What might have been a straightforward story of a search for answers defies preconceived audience expectations with the ethical landmines Harrower (who also wrote the script) plants along the way. In its most startling turn “Una” asks the audience to consider the interaction between Ray and Una, the abuser and the abused, as some kind of love story. Rooney and Mendelsohn, both very good in difficult roles, explore the thin lines the story draws between abuse and love, between right and wrong, between desire and guilt. It’s complicated and messy as Ray is forced to confront a past he’d rather subvert while Una looks for answers. “I don't know anything about you except you abused me,” she says.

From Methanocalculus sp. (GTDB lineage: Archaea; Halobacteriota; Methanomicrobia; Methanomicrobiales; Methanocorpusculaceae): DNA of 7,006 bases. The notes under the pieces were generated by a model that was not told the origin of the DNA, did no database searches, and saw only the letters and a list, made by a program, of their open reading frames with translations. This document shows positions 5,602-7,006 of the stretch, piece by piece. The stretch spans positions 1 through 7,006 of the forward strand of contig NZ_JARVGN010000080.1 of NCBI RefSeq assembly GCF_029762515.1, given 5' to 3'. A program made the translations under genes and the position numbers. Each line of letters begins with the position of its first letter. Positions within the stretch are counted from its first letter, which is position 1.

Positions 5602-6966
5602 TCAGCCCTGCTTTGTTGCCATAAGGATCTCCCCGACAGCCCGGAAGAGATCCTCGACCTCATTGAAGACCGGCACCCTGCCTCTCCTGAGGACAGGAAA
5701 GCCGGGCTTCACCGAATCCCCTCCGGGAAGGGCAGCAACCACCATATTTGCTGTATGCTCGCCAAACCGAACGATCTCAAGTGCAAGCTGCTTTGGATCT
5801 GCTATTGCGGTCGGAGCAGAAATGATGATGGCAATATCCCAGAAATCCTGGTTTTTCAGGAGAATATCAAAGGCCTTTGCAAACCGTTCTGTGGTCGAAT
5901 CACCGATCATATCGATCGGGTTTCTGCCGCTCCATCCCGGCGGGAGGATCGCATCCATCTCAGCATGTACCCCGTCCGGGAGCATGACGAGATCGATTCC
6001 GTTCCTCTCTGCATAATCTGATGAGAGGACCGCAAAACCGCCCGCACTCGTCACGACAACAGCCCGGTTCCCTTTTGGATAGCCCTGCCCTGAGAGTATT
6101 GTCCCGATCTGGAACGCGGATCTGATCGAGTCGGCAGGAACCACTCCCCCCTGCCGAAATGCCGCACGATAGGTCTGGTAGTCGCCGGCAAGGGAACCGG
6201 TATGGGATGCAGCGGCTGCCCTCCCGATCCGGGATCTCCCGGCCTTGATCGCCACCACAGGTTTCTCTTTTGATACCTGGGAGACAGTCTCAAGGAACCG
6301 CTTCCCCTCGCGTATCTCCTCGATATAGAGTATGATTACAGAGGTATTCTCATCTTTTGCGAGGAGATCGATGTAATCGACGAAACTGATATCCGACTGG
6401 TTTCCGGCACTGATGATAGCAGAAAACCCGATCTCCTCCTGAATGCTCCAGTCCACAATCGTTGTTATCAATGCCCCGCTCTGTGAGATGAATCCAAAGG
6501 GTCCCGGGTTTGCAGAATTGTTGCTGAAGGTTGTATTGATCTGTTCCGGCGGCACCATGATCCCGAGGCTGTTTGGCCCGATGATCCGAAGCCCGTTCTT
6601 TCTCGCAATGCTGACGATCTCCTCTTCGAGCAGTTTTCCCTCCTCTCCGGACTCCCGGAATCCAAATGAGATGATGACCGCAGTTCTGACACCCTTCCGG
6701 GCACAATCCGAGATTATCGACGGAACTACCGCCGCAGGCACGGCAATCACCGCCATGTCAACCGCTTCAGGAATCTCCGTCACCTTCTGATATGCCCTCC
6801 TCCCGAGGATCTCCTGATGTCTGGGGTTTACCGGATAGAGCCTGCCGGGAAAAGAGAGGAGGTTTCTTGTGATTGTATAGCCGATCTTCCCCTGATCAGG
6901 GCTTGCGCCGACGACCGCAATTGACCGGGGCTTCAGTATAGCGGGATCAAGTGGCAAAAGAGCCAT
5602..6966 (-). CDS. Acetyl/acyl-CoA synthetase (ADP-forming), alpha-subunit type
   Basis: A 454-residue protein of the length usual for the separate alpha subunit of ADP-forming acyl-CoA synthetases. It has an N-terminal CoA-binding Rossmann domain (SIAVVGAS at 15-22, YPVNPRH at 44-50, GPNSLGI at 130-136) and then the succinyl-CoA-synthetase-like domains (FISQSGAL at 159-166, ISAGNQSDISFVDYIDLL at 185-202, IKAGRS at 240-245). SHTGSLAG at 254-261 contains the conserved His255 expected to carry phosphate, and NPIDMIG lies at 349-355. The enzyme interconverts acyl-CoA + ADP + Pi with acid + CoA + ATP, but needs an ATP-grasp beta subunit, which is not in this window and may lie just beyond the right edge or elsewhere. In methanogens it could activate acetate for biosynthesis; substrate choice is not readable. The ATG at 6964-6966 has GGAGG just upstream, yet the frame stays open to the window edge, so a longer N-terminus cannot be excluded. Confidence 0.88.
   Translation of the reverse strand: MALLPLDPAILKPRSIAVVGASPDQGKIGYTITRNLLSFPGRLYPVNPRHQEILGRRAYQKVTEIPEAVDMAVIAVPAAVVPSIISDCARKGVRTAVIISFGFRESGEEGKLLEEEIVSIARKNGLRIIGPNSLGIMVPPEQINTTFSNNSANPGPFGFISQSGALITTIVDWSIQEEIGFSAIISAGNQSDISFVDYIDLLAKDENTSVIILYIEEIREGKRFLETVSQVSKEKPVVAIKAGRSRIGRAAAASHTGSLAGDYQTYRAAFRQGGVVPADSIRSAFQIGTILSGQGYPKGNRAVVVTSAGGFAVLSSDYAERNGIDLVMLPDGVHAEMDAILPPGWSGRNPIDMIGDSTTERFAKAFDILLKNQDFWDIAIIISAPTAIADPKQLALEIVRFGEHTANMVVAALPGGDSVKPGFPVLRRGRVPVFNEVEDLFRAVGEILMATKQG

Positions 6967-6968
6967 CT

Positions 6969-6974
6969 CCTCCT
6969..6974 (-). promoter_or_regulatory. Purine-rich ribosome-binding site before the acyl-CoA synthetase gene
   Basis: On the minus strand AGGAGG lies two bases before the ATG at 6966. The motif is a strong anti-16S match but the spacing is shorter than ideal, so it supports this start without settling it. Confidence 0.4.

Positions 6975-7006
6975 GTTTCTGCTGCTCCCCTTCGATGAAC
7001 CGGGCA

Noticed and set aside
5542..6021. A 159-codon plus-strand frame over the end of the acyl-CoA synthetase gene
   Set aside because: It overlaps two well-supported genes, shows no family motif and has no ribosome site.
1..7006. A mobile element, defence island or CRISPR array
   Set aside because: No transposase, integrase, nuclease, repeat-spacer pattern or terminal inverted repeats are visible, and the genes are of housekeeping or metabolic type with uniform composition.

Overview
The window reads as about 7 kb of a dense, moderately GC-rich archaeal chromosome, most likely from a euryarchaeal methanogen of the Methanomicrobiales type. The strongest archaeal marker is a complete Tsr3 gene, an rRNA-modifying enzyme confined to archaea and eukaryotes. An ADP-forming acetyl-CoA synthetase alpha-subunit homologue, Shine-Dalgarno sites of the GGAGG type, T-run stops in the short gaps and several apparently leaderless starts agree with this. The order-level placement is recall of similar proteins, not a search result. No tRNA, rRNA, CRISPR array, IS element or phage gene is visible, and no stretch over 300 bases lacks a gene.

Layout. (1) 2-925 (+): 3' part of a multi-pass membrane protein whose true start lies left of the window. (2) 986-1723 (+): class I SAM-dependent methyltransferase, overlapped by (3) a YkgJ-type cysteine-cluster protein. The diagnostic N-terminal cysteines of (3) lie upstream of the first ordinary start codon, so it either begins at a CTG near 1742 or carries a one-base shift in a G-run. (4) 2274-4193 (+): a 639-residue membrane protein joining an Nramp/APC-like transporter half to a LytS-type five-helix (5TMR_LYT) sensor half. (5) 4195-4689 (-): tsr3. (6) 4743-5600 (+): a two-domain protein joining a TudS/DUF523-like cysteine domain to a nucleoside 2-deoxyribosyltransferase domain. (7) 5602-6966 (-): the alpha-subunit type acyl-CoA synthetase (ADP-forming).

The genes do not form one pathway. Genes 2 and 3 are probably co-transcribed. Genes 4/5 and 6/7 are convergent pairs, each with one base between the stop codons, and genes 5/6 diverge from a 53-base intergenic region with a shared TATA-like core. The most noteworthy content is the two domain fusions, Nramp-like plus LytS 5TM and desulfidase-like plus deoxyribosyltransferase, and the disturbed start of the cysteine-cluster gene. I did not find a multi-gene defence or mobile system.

“Una” lurches headlong into controversial territory, unflinchingly presenting a painful story that offers no easy answers. 


Laird Hamilton describes himself as “full of testosterone and just obnoxious.” That may have been true during his 1980s heyday as the world’s best big wave surfer, but these days, he has channelled those qualities into an obsession with the ocean that drives him to grow and evolve, personally and professionally, with the sport. 

In surfing circles, Hamilton is a household. Less so on dry land. A new documentary from Rory Kennedy, “Take Every Wave: The Life of Laird Hamilton,” aims to rectify that. Laird didn’t make his name the way other professional surfers did; he made his name by being innovative, moving away from mainstream surfing into the early days of wind surfing and acrobatic surf moves. “We all thought he was crazy,” says big wave surfer Terry Chung.